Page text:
OGDEN, Utah — In the emergency room at Ogden Regional Medical Center, Dr. Robert Simmons saw a trend over the weekend.
"I've seen multiple patients coming in — asthmatics, patients who have COPD, patients who have underlying lung disease, heart disease — feeling like the air has definitely affected how their breathing and how they're feeling," Simmons said.
For residents in the path of wildfire smoke, which has included most of Utah in recent days, it may not be a surprise. Impossible to ignore, the smoke obscures any distant view and turns a sunny day into a blur of gray.
Government scientists monitoring fires, smoke and air quality combine the information on airnow.gov, which showed the smoke impacting much of western North America from British Columbia to southern Utah, with some mountain towns registering air comparable to a bad day in Beijing.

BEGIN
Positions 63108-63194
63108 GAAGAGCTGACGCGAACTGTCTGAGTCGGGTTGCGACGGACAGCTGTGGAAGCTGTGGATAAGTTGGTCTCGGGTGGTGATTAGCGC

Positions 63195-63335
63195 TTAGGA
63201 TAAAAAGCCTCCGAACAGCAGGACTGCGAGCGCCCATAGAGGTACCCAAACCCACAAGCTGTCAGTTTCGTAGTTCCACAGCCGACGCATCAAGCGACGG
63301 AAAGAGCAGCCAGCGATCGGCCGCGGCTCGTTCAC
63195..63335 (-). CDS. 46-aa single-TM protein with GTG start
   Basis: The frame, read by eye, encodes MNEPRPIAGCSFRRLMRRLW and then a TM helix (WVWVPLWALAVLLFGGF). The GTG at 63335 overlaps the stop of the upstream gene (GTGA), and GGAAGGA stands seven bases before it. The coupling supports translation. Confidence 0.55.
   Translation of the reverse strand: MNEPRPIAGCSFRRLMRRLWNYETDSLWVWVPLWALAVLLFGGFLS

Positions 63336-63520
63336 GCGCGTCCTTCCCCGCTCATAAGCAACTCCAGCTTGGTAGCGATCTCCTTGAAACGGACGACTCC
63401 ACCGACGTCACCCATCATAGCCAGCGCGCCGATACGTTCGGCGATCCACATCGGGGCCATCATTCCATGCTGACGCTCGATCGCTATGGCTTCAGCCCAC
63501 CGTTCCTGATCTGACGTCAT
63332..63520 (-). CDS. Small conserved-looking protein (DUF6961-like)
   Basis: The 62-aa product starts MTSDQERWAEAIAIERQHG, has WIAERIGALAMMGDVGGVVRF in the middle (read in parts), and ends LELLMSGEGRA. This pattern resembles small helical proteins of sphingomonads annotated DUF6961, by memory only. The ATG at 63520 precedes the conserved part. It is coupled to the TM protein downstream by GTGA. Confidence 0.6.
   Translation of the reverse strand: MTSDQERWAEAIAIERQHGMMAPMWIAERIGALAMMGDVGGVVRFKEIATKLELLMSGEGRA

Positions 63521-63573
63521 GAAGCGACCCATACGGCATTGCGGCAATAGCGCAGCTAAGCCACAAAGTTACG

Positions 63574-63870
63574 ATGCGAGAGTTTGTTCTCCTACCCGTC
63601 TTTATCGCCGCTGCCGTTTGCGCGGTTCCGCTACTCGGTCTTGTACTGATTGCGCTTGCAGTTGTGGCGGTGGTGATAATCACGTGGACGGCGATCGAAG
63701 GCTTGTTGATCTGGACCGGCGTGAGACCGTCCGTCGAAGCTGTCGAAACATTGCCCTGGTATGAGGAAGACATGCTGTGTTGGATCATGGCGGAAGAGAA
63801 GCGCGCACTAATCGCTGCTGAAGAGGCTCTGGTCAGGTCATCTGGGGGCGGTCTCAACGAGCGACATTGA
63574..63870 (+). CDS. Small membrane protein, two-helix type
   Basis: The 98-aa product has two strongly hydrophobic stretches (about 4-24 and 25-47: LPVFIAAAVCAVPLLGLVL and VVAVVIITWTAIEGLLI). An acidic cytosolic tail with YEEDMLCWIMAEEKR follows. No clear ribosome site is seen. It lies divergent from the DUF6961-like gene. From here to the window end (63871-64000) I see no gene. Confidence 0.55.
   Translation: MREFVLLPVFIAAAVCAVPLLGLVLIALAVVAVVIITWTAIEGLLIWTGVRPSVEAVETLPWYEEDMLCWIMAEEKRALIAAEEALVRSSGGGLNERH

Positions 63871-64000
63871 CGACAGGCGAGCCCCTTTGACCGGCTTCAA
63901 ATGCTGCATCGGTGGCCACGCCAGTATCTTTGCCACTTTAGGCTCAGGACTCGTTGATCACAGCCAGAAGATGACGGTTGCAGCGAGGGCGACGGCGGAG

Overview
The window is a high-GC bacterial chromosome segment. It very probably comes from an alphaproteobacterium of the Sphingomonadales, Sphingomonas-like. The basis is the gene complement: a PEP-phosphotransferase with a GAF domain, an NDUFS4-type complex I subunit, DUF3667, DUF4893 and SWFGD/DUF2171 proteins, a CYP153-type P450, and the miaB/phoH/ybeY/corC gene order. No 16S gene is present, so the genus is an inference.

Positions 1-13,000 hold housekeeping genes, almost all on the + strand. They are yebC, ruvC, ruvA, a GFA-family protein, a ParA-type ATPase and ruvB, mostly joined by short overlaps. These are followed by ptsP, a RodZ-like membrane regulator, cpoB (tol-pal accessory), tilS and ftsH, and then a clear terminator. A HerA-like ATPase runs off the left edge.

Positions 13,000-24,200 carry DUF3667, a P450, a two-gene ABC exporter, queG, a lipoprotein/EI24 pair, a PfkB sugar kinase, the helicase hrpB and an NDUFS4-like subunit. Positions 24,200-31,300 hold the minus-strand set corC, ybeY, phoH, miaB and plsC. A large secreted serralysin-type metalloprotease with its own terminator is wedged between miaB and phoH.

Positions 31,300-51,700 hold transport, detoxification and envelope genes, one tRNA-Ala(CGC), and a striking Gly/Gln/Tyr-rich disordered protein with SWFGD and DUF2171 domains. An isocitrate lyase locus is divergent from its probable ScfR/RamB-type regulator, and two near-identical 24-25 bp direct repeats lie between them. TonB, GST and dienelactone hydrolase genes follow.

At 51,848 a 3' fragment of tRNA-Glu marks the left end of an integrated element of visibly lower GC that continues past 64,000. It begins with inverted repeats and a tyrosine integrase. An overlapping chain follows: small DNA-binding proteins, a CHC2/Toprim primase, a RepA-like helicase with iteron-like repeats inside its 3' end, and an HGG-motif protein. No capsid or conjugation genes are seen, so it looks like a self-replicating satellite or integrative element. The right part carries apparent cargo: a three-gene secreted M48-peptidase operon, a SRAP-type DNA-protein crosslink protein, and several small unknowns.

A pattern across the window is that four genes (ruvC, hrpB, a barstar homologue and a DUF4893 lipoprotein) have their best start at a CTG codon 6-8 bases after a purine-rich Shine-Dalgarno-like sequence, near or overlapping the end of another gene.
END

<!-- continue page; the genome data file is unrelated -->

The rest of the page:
But the biggest population center suffering from the terrible air was Utah's Wasatch Front.
Dr. Simmons says people with risk factors who have mild symptoms they can control comfortably probably don't need to seek medical help.
But ongoing or escalating discomfort should prompt a trip to the ER.
"Anyone who is developing chest pain, or if they feel like they just cannot catch their breath no matter what they're trying, they need to get right to the hospital to get looked at," Simmons said.
He also said this season there is another population sensitive to bad air.
"We are having patients come in who have previously had covid who feel like their difficulty breathing has returned somewhat. It's not that COVID has been reactivated in them, but they are still suffering from some of the longer-term effects on the lungs when the air gets bad," said Simmons.